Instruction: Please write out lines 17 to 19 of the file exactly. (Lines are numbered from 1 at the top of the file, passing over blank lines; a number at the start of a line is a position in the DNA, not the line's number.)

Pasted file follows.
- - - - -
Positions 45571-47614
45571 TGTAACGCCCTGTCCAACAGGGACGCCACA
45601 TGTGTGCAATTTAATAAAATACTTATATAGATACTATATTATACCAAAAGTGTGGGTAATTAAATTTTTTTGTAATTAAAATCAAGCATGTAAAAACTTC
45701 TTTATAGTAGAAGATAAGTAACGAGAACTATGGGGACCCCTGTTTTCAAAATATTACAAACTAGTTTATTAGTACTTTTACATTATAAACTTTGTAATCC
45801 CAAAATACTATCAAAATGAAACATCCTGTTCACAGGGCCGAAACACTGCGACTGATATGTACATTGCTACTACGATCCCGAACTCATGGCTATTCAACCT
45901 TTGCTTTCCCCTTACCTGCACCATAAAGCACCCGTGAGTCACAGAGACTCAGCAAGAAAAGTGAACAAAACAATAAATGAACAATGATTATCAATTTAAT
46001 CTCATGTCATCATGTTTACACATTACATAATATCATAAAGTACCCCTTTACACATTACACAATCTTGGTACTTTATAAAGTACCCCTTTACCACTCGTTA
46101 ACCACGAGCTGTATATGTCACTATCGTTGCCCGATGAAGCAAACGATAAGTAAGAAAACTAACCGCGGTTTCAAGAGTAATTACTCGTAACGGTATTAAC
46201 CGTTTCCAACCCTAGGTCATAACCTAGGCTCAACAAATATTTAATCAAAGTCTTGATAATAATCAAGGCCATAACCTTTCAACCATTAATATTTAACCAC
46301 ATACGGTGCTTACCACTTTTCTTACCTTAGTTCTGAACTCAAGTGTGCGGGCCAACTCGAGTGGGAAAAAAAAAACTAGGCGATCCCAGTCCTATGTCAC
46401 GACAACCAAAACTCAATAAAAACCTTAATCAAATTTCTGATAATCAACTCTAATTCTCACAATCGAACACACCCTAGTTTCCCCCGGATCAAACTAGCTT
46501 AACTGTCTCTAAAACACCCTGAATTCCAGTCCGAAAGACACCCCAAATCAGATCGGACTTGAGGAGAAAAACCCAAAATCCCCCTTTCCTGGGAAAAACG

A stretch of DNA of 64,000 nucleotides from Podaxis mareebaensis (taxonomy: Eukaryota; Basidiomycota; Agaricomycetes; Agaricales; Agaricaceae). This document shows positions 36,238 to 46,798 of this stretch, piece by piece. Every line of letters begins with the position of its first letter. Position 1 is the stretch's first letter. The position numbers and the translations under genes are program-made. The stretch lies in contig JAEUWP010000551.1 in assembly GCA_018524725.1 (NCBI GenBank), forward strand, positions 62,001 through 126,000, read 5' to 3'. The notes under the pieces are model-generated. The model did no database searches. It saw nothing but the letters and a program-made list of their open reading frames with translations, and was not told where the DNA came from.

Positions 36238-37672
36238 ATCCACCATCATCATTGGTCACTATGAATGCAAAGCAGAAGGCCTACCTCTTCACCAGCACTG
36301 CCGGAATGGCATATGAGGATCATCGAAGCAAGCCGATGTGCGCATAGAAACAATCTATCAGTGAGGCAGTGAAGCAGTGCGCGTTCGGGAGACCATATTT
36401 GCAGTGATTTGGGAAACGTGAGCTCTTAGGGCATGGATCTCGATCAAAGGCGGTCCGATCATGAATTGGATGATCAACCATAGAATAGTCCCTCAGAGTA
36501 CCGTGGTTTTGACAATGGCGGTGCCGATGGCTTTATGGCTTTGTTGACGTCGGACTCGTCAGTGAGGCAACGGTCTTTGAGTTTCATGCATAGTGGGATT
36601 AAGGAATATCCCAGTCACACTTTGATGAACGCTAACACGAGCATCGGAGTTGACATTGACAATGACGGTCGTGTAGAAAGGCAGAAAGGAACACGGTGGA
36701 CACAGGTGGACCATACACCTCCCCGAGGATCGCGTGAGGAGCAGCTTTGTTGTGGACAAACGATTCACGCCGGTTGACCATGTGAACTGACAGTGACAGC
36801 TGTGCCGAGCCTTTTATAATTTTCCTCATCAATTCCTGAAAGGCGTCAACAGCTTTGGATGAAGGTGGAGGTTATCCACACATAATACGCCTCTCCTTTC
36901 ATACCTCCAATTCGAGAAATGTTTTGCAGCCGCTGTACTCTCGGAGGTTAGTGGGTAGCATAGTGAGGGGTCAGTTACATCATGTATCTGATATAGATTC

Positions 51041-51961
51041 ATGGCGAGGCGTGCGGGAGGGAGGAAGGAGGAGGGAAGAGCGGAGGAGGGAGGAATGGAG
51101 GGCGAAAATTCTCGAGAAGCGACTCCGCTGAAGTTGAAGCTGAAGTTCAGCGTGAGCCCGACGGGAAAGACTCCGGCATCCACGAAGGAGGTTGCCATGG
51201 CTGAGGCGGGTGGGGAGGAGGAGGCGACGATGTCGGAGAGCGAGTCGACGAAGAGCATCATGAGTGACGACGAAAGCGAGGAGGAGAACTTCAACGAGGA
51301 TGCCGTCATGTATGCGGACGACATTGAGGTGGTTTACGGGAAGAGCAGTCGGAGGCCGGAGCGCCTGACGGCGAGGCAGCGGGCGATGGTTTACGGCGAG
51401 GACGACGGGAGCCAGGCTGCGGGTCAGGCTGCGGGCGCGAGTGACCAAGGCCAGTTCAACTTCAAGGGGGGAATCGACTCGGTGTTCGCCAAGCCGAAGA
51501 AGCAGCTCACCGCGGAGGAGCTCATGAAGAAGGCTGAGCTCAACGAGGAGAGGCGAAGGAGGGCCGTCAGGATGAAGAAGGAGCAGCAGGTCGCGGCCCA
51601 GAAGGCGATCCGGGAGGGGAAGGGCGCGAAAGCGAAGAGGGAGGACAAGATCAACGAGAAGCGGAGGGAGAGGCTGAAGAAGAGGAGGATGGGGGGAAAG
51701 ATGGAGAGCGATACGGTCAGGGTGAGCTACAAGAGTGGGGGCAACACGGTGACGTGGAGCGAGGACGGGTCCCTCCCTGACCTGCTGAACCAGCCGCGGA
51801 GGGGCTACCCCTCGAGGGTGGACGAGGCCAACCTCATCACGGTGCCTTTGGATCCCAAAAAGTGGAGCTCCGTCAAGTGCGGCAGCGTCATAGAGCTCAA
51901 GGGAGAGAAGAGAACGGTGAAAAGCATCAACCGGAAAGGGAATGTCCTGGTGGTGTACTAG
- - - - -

36401 GCAGTGATTTGGGAAACGTGAGCTCTTAGGGCATGGATCTCGATCAAAGGCGGTCCGATCATGAATTGGATGATCAACCATAGAATAGTCCCTCAGAGTA
36501 CCGTGGTTTTGACAATGGCGGTGCCGATGGCTTTATGGCTTTGTTGACGTCGGACTCGTCAGTGAGGCAACGGTCTTTGAGTTTCATGCATAGTGGGATT
36601 AAGGAATATCCCAGTCACACTTTGATGAACGCTAACACGAGCATCGGAGTTGACATTGACAATGACGGTCGTGTAGAAAGGCAGAAAGGAACACGGTGGA